special training of RR teachers, the early identification and special instructional treatment
that RR provides, and the allocation of teachers’ time to work individually with the
lowest performing first-grade children be justified as a viable and appropriate use of
valuable school resources?
How might the costs of RR be reduced?
Develop a more comprehensive model that involves small-group instruction instead of a
tutorial. Some group-oriented early interventions, including some based on RR
procedures, appear promising (Hiebert, Colt, Catto, & Gury, 1992; Pinnell, Lyons,
Deford, Bryk, & Seltzer, 1994; Taylor, Short, Frye & Shearer, 1992). These attempts
have focused on three or four children at a time, reducing the costs of intervention by 50
Scientifically based research on Reading
In 1997 the U.S. Congress directed a national panel be convened to review and
evaluate research on the effectiveness of various approaches for teaching children to read.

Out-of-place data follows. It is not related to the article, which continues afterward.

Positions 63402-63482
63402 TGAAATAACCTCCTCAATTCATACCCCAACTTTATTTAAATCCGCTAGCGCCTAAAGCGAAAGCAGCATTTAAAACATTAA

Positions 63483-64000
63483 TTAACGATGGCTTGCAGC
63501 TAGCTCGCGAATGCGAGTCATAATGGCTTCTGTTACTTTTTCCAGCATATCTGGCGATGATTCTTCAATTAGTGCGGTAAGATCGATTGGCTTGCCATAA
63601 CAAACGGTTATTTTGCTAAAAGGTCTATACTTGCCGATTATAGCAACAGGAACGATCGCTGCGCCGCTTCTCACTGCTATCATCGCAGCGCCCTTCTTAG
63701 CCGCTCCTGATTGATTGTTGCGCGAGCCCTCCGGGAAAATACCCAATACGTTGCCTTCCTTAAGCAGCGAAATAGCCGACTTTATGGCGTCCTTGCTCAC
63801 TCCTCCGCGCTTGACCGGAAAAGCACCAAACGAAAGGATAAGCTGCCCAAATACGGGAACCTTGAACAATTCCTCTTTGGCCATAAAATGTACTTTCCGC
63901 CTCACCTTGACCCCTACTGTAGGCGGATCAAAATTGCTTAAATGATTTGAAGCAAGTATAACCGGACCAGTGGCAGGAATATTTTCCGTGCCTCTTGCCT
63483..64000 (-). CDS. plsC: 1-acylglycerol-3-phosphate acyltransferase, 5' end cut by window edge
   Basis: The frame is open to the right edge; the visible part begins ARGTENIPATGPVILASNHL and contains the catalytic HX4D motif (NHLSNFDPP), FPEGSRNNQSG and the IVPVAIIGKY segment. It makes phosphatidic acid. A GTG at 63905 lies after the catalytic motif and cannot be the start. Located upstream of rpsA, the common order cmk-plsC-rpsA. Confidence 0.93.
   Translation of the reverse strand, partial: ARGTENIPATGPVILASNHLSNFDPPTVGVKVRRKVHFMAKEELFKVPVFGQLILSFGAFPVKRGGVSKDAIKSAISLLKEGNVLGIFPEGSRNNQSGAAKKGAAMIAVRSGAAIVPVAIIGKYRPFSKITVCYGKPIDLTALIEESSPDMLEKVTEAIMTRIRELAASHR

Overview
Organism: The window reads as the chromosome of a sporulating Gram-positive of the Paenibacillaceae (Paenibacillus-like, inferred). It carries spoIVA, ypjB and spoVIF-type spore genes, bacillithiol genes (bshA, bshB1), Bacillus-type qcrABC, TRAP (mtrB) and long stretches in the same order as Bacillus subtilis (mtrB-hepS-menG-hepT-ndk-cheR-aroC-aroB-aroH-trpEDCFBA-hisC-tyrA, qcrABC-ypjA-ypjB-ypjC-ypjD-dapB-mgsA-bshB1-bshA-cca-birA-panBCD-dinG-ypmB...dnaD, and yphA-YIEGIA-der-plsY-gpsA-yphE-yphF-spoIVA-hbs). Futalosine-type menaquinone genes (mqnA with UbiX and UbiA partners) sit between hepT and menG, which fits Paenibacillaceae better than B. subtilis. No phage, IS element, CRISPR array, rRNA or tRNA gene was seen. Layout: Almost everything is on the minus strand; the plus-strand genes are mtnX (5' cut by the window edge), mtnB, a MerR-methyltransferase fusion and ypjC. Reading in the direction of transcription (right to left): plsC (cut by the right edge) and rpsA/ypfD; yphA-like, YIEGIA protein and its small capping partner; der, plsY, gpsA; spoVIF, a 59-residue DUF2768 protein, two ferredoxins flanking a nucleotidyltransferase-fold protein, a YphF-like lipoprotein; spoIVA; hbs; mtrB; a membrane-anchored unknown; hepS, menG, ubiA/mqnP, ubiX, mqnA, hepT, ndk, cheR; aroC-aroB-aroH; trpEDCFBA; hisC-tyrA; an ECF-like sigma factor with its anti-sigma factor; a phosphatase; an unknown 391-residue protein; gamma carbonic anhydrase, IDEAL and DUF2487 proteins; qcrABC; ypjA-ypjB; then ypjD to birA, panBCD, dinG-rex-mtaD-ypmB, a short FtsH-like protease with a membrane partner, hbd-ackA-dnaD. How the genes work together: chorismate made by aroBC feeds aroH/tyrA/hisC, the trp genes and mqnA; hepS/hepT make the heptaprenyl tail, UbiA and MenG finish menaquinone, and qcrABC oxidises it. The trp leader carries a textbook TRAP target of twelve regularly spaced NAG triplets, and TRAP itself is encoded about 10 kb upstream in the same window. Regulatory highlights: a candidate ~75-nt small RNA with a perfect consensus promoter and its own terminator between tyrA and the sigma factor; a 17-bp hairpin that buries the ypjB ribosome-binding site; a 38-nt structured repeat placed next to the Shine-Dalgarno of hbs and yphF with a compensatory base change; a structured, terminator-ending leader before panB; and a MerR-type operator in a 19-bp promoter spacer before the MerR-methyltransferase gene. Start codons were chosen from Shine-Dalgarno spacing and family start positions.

The National Reading Panel (NRP) composed of 14 individuals was formed. The
National Reading Panel Report (2000) reviewed 100,000 studies and identified those
studies that came from a refereed journal and were published in English. The NRP
developed an objective research review methodology, then applied this methodology to
undertake comprehensive, formal, evidence-based analyses of the experimental and
quasi-experimental research literature relevant to a set of selected topics judged to be of
central importance in teaching children to read. An examination of a variety of public
databases revealed approximately 100,000 research studies on reading had been
published since 1966, with perhaps another 15,000 appearing before that time. These